• Oct 27, 2022
Since the advent of cloud computing, there have been predictions about the end of use cases for on-premises data centers. Yet, we continue to see major organizations across many verticals opting for multi-cloud scenarios. Often, one of the clouds is a 'private cloud' or, in other words, on-prem.
On-prem is alive and not going anywhere
That said, many organizations want to get on the cloud native bandwagon to reap the associated benefits. These benefits include resilience, agility, and productivity. Besides, in a multi-cloud world, portability is also a desired benefit. However, these same organizations need to adhere to data sovereignty requirements and/or cost control in a more granular manner than clouds offer.
Not to mention open source
If you are using OpenStack, you are probably already a fan of open source. So, from the open source point of view, OpenStack and Cluster API are a match made in heaven. Rooted in Kubernetes, it allows organizations to standardize the API across clouds and on-prem installations. Thus, unifying the way workloads run in any cloud, even a private one — all based on open source goodness.
Giant Swarm and Cluster API OpenStack
Cluster API is an upstream project that then breaks down into specific providers. To implement Cluster API on OpenStack, we based our work on upstream. During our work, we contributed back to upstream in order to share our discoveries and learnings with the community at large.
Cluster API covers most of the provisioning of infrastructure. We took this and applied it to real-world experience customer needs. As a result, we built additional operators to solve things that were overlooked, or deferred by upstream, for example:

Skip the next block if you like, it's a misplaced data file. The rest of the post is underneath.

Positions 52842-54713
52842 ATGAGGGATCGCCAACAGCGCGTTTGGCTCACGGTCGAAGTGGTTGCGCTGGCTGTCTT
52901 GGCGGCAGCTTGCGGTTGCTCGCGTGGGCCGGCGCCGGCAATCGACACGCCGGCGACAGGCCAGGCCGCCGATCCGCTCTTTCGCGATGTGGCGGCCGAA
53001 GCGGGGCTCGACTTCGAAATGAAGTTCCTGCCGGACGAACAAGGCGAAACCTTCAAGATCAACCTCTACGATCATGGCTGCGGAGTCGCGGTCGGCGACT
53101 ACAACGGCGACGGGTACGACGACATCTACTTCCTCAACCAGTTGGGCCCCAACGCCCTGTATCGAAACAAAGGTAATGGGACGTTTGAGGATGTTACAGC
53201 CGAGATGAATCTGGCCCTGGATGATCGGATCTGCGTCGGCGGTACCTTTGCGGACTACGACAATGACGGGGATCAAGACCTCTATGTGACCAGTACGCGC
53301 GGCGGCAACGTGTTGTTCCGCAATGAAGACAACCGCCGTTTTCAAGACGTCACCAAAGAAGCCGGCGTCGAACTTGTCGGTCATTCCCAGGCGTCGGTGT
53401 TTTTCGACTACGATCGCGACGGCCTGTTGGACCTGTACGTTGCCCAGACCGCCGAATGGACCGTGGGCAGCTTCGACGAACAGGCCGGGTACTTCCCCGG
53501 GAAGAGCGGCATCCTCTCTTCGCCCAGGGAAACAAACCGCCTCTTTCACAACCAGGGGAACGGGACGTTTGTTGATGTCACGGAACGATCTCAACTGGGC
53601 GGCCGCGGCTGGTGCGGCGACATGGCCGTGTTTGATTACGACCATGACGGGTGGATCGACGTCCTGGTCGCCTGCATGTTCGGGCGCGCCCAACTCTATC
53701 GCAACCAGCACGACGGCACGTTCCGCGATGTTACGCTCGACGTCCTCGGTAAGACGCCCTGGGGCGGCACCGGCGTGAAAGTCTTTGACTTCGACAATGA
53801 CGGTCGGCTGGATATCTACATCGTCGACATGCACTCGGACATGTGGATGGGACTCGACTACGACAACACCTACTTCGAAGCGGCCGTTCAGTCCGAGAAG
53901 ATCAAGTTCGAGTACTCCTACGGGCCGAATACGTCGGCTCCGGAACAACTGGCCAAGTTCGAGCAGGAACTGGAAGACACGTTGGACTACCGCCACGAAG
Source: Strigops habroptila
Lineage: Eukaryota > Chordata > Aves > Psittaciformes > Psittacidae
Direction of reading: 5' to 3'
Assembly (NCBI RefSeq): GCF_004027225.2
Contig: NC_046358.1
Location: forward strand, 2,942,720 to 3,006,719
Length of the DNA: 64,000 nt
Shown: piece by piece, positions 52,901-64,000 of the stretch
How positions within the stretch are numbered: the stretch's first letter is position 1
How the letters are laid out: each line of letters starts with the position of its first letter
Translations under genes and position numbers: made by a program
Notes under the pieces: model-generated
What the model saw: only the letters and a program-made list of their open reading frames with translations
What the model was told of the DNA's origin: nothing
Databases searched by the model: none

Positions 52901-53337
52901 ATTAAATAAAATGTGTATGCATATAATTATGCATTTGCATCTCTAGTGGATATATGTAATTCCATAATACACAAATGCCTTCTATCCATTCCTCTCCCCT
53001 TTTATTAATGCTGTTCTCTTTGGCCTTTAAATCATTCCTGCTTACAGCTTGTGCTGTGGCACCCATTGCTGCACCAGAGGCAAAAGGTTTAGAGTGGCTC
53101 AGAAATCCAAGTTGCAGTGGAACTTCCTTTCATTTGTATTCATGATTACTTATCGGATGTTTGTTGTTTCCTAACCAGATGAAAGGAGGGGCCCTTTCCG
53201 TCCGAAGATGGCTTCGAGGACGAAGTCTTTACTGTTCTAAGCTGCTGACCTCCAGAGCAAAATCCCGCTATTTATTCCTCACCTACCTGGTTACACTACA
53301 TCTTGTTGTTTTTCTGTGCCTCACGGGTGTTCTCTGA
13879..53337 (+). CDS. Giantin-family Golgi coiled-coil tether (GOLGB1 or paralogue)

We use GitOps to manage manifests that declare the desired state for clusters. In order to update/upgrade API, controllers require existing/old configurations. GitOps and tools based in declarative APIs, like Helm, were not cutting it. To resolve this, we introduced an additional operator. It allows our users to keep the newest desired state in the git repository, using that as the benchmark for the comparison needed.
The upstream infrastructure operator for Openstack doesn't handle the deletion of resources created by applications in workload clusters. To solve this, we implemented a cleaner operator. It uses OpenStack tags to get the job done. Thanks to this feature, users can delete clusters without worrying about the fallout that leftovers can cause.
Getting a workload cluster up and running boils down to creating a chart with the cluster details. Next, the controllers ensure the cluster is provisioned properly. Finally, the management cluster is the user interface (API) that allows managing clusters as deployments. This is also where Giant Swarm runs operators that complete the platform experience. We are now at the point where a major customer uses a robust beta we developed, and we are looking toward general availability by the end of 2022.
Check out the Giant Swarm implementation of Cluster API on GitHub. In addition, you can catch up on the basics of Cluster API in general by watching our webinar on the subject.
If you are running OpenStack and are headed on your cloud native journey, contact us to see how we can help you accelerate it.
Giant Swarm’s managed microservices infrastructure enables enterprises to run agile, resilient, distributed systems at scale, while removing the tasks related to managing the complex underlying infrastructure.
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